What are and how to use masks and flags in binary

A mask is a binary value that we use to select or modify specific bits within a variable or register.

The use of masks is often related to the concepts of flags and registers. You can use masks in other cases, but it’s usually when using registers.

You can think of masks as if you wanted to draw on paper, and you put a piece of cardboard with a cut-out shape to use as a template and not go outside.

Masks are commonly used in combination with bit operators to perform operations such as cleaning, setting, or checking bits.

What are registers and flags

A register is a binary number that we use to “store multiple things”. In a register, each bit (or group of bytes) has a specific meaning.

For example, imagine that you are data communicating between two machines. Here, you could have a register whose bits represent the status of the communication, such as:

• Bit 0: Transmission success.
• Bit 1: Parity error.
• Bit 2: Data correctly received.
• Bit 3: Complete packet received.
• And so on…

These bits are known as Flags, or state indicators. They are specific bits in a register that indicate certain conditions or results after executing an instruction or operation.

This is a convenient way to reduce the amount of memory required and improve the speed of calculations. But, on the other hand, it forces us to have mechanisms to check only a group of bits.

A mask is a sequence of bits, where each bit acts as “a switch” that activates or deactivates the corresponding position in the target data.

Masks are simply a binary number that contains `0` in the positions that interest us, and `1` in the positions that do. (or vice versa, depending on the operation we want to perform).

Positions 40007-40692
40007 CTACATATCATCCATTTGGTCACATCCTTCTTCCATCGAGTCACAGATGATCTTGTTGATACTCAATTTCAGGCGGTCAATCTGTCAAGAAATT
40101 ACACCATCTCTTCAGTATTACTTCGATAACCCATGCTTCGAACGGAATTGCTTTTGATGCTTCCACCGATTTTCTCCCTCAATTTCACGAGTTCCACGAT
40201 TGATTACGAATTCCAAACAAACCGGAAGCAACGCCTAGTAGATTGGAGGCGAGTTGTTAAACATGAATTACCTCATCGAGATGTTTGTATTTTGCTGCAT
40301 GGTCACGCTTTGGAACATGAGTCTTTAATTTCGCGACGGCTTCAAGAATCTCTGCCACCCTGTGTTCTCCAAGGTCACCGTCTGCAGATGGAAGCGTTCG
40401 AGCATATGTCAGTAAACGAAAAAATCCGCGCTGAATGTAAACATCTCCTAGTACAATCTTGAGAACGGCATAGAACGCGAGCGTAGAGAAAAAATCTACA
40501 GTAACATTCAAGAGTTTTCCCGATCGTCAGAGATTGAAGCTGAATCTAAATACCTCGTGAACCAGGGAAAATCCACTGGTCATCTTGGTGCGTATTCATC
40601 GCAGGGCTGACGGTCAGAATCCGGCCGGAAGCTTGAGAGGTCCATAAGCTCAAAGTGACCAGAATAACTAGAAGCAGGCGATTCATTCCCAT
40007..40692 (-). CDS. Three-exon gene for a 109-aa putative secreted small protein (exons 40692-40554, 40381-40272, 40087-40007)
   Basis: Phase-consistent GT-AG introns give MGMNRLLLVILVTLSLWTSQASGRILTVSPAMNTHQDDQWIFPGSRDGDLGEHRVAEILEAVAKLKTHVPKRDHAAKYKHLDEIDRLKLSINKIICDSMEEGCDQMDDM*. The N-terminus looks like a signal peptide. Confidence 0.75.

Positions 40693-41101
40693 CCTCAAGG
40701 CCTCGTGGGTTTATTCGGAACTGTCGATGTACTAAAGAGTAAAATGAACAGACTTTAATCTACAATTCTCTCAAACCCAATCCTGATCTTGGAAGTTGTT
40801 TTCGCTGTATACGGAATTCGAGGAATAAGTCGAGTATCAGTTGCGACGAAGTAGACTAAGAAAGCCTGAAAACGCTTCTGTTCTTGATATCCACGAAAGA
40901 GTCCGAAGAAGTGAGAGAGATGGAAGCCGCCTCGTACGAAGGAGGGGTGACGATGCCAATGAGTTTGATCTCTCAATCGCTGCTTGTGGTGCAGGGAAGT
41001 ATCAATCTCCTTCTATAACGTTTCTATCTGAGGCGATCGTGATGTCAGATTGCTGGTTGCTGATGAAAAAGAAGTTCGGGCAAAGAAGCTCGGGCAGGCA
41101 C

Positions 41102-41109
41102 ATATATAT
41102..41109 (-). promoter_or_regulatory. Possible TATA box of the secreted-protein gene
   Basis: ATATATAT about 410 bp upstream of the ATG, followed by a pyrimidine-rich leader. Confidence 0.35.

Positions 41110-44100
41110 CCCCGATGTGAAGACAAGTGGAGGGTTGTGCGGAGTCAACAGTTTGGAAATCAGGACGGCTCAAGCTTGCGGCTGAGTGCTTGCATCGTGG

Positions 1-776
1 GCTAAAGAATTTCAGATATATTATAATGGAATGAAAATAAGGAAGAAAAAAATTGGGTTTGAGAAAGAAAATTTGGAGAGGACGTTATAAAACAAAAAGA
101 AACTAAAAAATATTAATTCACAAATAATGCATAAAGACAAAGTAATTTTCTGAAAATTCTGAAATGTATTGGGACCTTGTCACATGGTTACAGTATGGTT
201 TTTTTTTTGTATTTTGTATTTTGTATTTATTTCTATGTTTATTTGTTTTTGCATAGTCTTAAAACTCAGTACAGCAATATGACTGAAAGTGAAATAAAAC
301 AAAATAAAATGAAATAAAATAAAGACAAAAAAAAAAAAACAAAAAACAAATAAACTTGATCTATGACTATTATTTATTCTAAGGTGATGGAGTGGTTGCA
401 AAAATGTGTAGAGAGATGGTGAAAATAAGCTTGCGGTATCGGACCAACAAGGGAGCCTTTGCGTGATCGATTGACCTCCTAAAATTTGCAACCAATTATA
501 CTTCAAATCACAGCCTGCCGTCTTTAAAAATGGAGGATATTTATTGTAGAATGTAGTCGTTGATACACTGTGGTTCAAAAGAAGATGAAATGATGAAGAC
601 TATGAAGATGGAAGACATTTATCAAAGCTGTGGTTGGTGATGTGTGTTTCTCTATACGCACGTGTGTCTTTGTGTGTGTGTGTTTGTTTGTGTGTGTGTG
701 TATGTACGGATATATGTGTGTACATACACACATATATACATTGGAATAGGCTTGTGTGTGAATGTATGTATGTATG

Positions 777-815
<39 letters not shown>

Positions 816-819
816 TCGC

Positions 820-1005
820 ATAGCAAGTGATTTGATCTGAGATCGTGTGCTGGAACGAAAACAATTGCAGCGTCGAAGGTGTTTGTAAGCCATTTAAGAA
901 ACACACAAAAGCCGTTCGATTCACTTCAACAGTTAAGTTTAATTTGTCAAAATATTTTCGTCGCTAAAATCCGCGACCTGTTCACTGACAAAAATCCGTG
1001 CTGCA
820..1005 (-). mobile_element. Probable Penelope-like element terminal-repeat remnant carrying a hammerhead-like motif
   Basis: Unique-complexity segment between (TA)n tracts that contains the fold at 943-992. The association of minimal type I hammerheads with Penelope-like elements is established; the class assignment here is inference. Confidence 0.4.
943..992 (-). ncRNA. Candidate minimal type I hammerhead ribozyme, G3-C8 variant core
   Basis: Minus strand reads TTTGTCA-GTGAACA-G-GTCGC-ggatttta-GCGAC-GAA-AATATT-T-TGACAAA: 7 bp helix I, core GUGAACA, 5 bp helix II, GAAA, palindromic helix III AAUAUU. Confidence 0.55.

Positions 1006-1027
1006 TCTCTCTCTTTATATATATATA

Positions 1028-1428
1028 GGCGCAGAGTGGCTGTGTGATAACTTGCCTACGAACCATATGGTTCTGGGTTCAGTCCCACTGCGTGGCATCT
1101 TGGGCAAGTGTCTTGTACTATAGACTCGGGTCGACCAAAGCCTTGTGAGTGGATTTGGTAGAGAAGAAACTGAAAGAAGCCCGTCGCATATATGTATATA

Then we can play with AND and OR to perform actions on a binary number, using this mask to act only on the part that interests us.

The simplest case is to use a mask to read a subset of bits from a register. To do this, we are going to apply our mask to the register with an AND operation.

• Values that are `0` in the mask are removed
• Values that are `1` in the mask have the same value as in the register.

For example, to extract a bit field from a variable, we can create a mask with ones in the positions corresponding to the field we want to extract and zeros in the other positions.

``````variable = 10110110   // 8-bit variable

result = variable & mask  // Extract the last 4 bits``````

With this, we would get `00000110`, which are the last 4 bits of the original register.

We can also use masks to modify or check specific bits in a larger bit sequence. For this, we will play again with AND and OR, and the value of the register itself.

Example of setting a bit For example, suppose we have an 8-bit variable and we want to set the third bit to 1 while keeping the other bits unchanged. We can achieve this using a mask and the OR bitwise operator:

``````variable = 01101001 // 8-bit variable initialized to 00001000

result = variable | mask     // Set the third bit to 1``````

By performing an OR operation of the value of the variable itself, with the mask

• If the mask has a `0`, the final value will be the same as in the variable
• If the mask has a `1`, the final value will be `1`

That is, the OR operator imposes its 1’s.

So with the mask and OR we have set 1 to the 3rd flag of the register, leaving the rest unchanged. So the result would be `01101101`.

Example of clearing a bit

Let’s look at the opposite case, now we want to force a `0` in the variable. For that, we are going to use the AND bitwise operator.

``````variable = 00011101 // 8-bit variable initialized to 00001000

mask = 11111011  // Mask for the third bit (we invert the bit in position 2)

// Clean the third bit using the mask

By performing an AND operation of the value of the variable itself, with the mask

• If the mask has a `1`, the final value will be the same as in the variable
• If the mask has a `0`, the final value will be `0`

That is, the AND operator imposes its 0’s.

So with the mask and AND we have set `0` to the 3rd bit of the register, leaving the rest unchanged. So the result would be `00011001`.

This is fine to explain it, but we had to make the mask “backwards”, with `0` where we want to act, and `1` where we don’t want to act. There’s nothing wrong with that, but it’s not the usual way.

In general, it would be normal to leave the mask “normal”, and invert it before applying it

``````variable = 00011101 // 8-bit variable initialized to 00001000